One might think, why do it then? I can only answer for myself as to what I feel when I stand there, surrounded by a landscape so startling, so inspiring, you feel purified, whole, inconsequential and ephemeral. Not having been born there, I cannot fathom my own attachment to this place, why I feel the oft-repeated need to return there, but it somehow cleanses me, clears my head. It was obvious that I somehow had to employ this site as the backdrop for a book. You might think it a poor reckoning, to use a setting so magnificent in my modest western historical romance.   After all, I could not possibly do it justice.

The view from Cunningham's cabin

The view from Cunningham’s cabin

But I have tried…

Dearest Darling comes out Oct. 8th from The Wild Rose Press.  To celebrate, I’ll be giving out copies of both this new novella and my full-length novel, Loveland, to up to 5 people who leave a comment.  The winners are Liz Flaherty, Eunice Boeve, Roni McFadden, Susan J. Tweit, and Rolynn Anderson.  Congrats to all and I hope you enjoy the books.

DearestDarling_w8647_750Stuck in a life of servitude to her penny-pinching brother, Emily Darling longs for a more exciting existence. When a packet with travel tickets, meant for one Ethel Darton, accidentally lands on her doormat, Emily sees a chance for escape. Having turned down the dreary suitors that have come her way, is it possible a new existence also offers a different kind of man?

Daniel Saunders has carved out a life for himself in Wyoming—a life missing one thing: a wife. Having scrimped and saved to bring his mail-order bride from New York, he is outraged to find in her stead a runaway fraud. Even worse, the impostor is the sister of his old enemy.

But people are not always as they seem, and sometimes the heart knows more than the head.

EXCERPT:

Emily liked the sound of his voice, low but not husky, a slight twang he had cultivated, but not pretentiously so. When he spoke, she envisaged melting caramel, something delicious, the way it could be so appealing as she stirred, with a shine and slow drip from the spoon, before it gradually solidified. Soothing. A liquid velvet.

But he hadn’t spoken today. Not since first thing when he’d told her to get ready. Not through breakfast, or as he helped clear dishes, or gave her a hand up into the wagon.

“You haven’t seen her. You didn’t see her picture, did you?” The questions came sudden, yet without malice.

Emily straightened, alert. “No. No, I didn’t.” Would I understand better? Is that what he meant?

“I keep it with me.” Daniel began to fish in his pocket. “Would you like to see it?”

“No. No, you keep it, please. It won’t change anything.” Emily panicked. She would be beautiful, the other, that would be the answer. So stunningly beautiful that just her photograph had enthralled him, mesmerized him into loving her. Emily couldn’t bear to look, didn’t want to know the answer. Didn’t wish to torture herself further. “And I’m sorry. I’m sorry for reading the letters.” A rush of words, they flowed out of her. “I should never have done that. It’s not like me. But you…well, you understand it seems—”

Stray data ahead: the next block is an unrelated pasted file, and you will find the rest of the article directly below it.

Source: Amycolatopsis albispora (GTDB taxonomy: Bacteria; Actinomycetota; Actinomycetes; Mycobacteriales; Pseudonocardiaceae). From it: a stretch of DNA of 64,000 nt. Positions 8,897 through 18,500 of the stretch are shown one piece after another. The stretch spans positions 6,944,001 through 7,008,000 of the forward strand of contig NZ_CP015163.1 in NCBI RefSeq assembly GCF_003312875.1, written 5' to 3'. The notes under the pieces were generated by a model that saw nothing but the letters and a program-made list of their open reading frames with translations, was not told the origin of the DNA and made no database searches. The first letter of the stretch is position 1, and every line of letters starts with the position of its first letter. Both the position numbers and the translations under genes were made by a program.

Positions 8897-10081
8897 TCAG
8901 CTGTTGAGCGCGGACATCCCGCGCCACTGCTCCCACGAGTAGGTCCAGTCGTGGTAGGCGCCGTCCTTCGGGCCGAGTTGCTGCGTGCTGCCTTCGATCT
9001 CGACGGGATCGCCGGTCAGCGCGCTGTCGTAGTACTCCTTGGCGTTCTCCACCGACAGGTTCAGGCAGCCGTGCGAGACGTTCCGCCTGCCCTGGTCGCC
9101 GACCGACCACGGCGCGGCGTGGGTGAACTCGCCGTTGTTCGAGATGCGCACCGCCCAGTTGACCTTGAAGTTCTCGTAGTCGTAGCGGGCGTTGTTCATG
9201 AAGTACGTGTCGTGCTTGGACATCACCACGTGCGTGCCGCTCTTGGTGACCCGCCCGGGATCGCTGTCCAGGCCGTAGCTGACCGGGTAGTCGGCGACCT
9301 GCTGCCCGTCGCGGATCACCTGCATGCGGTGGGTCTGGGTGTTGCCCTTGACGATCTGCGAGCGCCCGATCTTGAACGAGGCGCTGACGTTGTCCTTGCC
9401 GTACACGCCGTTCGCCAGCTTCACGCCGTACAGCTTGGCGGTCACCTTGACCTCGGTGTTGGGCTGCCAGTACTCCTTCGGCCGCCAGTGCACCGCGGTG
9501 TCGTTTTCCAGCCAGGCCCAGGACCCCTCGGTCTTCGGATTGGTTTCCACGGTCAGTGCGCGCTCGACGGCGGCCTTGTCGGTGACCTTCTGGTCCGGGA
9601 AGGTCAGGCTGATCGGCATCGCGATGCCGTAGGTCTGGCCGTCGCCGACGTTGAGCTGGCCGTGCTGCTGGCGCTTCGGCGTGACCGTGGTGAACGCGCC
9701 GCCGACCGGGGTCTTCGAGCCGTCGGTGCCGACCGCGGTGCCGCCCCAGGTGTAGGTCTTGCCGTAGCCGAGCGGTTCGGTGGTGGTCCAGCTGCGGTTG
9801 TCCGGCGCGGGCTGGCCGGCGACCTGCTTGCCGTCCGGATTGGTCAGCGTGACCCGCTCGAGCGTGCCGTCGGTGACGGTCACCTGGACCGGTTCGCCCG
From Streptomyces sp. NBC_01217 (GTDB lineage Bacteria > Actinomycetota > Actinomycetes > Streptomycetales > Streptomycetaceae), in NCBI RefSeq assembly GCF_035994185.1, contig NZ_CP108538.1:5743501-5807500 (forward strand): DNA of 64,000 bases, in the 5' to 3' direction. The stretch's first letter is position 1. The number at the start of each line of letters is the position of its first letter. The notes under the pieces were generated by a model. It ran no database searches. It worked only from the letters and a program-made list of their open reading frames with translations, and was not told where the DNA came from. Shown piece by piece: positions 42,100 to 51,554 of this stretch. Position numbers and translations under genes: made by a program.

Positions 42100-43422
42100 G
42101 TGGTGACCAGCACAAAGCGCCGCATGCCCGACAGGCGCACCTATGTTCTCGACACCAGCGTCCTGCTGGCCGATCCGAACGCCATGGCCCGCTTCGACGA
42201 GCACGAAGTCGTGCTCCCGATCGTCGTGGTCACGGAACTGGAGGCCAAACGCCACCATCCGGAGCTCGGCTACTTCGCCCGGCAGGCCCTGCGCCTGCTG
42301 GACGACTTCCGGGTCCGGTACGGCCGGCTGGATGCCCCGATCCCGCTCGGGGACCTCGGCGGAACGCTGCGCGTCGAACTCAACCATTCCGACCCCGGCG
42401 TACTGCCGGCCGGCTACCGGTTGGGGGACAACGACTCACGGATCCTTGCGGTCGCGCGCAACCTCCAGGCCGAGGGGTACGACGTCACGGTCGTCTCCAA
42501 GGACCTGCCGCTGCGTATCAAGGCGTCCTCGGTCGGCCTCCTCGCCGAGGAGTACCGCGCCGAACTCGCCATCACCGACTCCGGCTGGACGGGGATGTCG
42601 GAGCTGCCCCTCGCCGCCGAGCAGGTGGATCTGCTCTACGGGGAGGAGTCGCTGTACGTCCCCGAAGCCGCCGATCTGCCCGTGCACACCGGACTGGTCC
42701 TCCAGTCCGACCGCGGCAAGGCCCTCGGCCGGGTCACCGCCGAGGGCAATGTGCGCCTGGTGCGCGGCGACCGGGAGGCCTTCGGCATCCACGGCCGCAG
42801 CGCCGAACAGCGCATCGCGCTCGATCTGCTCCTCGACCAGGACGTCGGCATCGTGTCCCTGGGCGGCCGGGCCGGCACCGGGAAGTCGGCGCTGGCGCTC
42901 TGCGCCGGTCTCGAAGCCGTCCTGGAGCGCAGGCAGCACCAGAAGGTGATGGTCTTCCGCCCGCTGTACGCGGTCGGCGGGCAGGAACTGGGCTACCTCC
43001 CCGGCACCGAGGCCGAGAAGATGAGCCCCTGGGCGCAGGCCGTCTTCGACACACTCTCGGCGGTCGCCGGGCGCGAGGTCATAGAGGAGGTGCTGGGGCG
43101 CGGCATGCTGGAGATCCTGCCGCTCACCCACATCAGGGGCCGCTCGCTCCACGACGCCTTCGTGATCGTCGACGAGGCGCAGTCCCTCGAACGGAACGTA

“You’re probably wondering what I see in her. Or what she sees in me. As for that, what she sees in me, I have no idea. Maybe, like you, she wishes to get away.”

Emily studied his profile, the planes and contours of his face, the eyes set straight ahead, the slouch hat low on his brow. He gave nothing away, was a man in control of his emotions, thinking, maybe still wondering how he had won that woman. Or maybe set on keeping the answer to himself.

Overhead, clouds scudded, scoured the sky, leached the blue, threatened.

“Did you ever ask her? Why you?”

“I did. She never answered. I’m thinking what she sees in me is husband material. I guess. She tells me about her day, the people she knows, what she does. As you read.”

“She just seems so…so outgoing, so…so very social to ever want this life. I found it difficult to believe.” She jutted her chin out, then turned to him, waiting.

He gave the reins a sharp shake. “I don’t know. I never asked if she knew what she was getting into. I described it. I assumed if she wanted to stop the correspondence there, she would have. I was pretty damn amazed and happy she’d wanted to come, written back even though I described the cabin to her, the isolation.” His gaze slid toward her.

“And you think she’ll make you a perfect wife, do you? Be happy living here? Cook your meals, mend your clothes, keep your cabin, have your babies?” Exasperated, she tried to make him think, think of what he was letting himself in for, how long a marriage like that could go on, how it could end up being even lonelier than he was now. Emily would seem to him to be trying to win him over rather than making him see the truth, but push him she must, save him, stop him. She knew those sorts of women, the debutantes, the socialites. Not a one would last out here, not for a single day.